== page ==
We evaluated the frequency and pattern of thyroid disorders in 25 patients with hepatitis C in treatment with α-interferon and ribavirin (Genotype 1), 62 patients with hepatitis C without treatment (Genotype 2) and 82 patients without hepatitis C (control group) measuring thyroid-stimulant hormone, antiperoxidase antibodies (anti-TPO), and anrtithyroglobulin (anti-TG).

Hypothyroidism was more frequent in hepatitis C patients under treatment (36%), while the frequency of thyroid antibodies was not different in the 3 studied groups, respectively (12% in Genotype 1; 8.06% in Genotype 2, and 17.07% in control group).

It was not possible to demonstrate the higher prevalence of autoimmune thyroid disease in hepatitis C carriers under treatment with α-interferon and ribavirin; even though hypothyroidism is more frequent in this group. Patients with hepatitis C treated with these medications should be screened for thyroid dysfunction.

In 2009 data published at Medscape by Crystal Phend :

Excerpt:"Screening and proper management of thyroid diseases in patients with diabetes or hepatitis C virus infection may help prevent hepatocellular cancer," they said. These case-control study findings shouldn't be surprising, the researchers wrote in the May issue of Hepatology.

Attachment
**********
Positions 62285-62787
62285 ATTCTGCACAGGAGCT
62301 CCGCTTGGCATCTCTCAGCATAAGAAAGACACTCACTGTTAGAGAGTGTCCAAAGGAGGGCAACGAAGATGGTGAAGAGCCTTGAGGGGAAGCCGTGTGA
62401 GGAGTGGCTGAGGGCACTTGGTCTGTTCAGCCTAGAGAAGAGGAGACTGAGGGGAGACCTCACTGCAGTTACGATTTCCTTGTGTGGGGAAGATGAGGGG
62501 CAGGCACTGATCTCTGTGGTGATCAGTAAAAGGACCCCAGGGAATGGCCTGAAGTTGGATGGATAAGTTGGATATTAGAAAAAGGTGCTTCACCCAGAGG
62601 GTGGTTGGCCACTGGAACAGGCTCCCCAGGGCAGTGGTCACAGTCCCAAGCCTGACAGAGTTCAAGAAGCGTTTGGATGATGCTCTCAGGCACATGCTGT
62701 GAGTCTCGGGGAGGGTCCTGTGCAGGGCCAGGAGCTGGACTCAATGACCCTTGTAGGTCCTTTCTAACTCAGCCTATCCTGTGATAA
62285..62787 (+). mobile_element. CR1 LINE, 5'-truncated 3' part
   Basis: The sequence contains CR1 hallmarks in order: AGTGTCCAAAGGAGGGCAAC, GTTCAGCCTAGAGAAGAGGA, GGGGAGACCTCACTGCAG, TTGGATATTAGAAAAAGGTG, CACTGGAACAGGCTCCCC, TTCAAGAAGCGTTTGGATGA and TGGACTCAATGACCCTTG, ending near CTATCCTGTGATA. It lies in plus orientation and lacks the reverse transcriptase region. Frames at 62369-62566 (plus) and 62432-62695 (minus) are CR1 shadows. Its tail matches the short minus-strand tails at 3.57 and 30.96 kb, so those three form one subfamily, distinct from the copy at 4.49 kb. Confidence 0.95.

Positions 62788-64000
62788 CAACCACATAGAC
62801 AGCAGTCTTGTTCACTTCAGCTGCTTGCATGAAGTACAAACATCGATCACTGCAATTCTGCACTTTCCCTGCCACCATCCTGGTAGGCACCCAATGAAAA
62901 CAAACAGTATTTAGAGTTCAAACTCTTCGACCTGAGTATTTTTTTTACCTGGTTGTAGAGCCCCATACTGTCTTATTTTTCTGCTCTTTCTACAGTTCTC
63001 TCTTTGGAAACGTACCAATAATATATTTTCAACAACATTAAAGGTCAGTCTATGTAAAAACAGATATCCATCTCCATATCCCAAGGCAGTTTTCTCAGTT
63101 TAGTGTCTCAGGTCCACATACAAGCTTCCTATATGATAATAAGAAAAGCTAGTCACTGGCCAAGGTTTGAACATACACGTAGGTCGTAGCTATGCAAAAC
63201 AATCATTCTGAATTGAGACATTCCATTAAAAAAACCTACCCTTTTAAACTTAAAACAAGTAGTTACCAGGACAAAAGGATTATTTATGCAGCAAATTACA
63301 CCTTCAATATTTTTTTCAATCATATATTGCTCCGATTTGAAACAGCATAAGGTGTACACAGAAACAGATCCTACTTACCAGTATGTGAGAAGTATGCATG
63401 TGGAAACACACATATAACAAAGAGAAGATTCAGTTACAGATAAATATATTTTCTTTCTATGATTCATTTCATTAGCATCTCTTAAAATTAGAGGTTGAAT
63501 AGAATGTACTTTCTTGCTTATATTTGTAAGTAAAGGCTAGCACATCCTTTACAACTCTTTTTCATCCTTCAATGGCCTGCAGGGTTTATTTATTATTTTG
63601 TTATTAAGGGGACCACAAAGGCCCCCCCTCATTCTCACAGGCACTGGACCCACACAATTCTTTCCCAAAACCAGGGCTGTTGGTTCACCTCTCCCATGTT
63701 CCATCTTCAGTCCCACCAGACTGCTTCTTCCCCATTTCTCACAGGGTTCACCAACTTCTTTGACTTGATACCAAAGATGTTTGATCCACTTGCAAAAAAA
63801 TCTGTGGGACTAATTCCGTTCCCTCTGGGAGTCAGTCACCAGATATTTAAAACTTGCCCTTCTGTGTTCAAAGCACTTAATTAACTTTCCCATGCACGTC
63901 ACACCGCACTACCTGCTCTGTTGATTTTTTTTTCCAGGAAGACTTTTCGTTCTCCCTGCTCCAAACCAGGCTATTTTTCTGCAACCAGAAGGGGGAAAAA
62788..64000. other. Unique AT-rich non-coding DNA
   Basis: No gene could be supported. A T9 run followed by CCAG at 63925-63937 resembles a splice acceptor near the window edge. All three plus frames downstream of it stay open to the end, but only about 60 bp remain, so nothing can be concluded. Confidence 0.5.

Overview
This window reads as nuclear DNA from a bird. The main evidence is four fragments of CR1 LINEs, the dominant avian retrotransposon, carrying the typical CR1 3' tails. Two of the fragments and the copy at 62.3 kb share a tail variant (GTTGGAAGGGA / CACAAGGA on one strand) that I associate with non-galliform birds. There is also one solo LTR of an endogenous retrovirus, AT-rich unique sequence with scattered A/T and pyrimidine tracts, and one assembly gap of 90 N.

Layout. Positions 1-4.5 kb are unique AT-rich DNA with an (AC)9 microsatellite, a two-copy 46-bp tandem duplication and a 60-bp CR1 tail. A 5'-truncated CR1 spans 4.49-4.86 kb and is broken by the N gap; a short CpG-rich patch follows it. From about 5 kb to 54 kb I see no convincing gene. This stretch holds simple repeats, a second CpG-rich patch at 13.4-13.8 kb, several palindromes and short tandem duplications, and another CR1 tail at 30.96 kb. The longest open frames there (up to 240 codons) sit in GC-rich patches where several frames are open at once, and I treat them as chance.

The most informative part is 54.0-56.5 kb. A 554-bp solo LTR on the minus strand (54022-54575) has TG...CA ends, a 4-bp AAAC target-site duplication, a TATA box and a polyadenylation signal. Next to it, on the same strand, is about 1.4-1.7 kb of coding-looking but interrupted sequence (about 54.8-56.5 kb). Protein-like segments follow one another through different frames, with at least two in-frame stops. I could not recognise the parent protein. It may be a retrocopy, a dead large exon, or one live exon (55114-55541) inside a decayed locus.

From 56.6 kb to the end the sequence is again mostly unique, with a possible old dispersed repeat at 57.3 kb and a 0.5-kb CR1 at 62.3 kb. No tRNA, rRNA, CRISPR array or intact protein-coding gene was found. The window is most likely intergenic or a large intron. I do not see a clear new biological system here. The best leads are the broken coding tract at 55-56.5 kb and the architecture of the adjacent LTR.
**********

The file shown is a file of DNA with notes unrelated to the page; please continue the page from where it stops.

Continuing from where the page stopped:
Hypothyroidism has been linked to chronic liver diseases and implicated in the pathogenesis of nonalcoholic steatohepatitis (NASH), which is considered a predisposing condition for liver cancer.
This may result from the essential role of thyroid hormones in lipid mobilization and degradation and fatty acid oxidation, Dr. Hassan's group said. When they're out of balance, "all of these conditions may enhance the susceptibility to chronic inflammation, DNA damage, and hepatocellular carcinoma development."
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Personal Experiences With Thyroid Disease in Men and Women

From the 2009 Awareness video



Thyroid Disease In Women
Complete Article @ Columbia Edu
"Hypothyroidism occurs most frequently in women entering menopause, which typically occurs in their late 40s and early 50s"

"According to the American Association of Clinical Endocrinologists (AACE), millions of women with unresolved menopausal-like symptoms, even those taking estrogen, may be suffering from undiagnosed thyroid disease. While symptoms such as fatigue, depression, mood swings, and sleep disturbances are frequently associated with menopause, they may also be signs of hypothyroidism. A survey done by the AACE showed that only 1 in 4 women who have discussed menopause and its symptoms with a physician were also tested for thyroid disease. The thyroid plays a role in regulating overall body metabolism and influences the heart, brain, kidney, and reproductive system, along with muscle strength and appetite".
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Thyroid Disease In Men
Symptoms of Thyroid Disease in Men
"The thyroid hormone is one of many necessary hormones for men's health. Although the majority of information regarding thyroid health is focused on women, men also suffer from thyroid dysfunction and the associated symptoms".
Thyroid disorders cause sexual dysfunction in men is detected by the Scientists. Sexual dysfunction in men is caused by many reasons like heart diseases, emotional disorders, excess of steroid intake, and dysthamia. Researchers have claimed that one of common cause for the sexual dysfunction in men is the thyroid disorders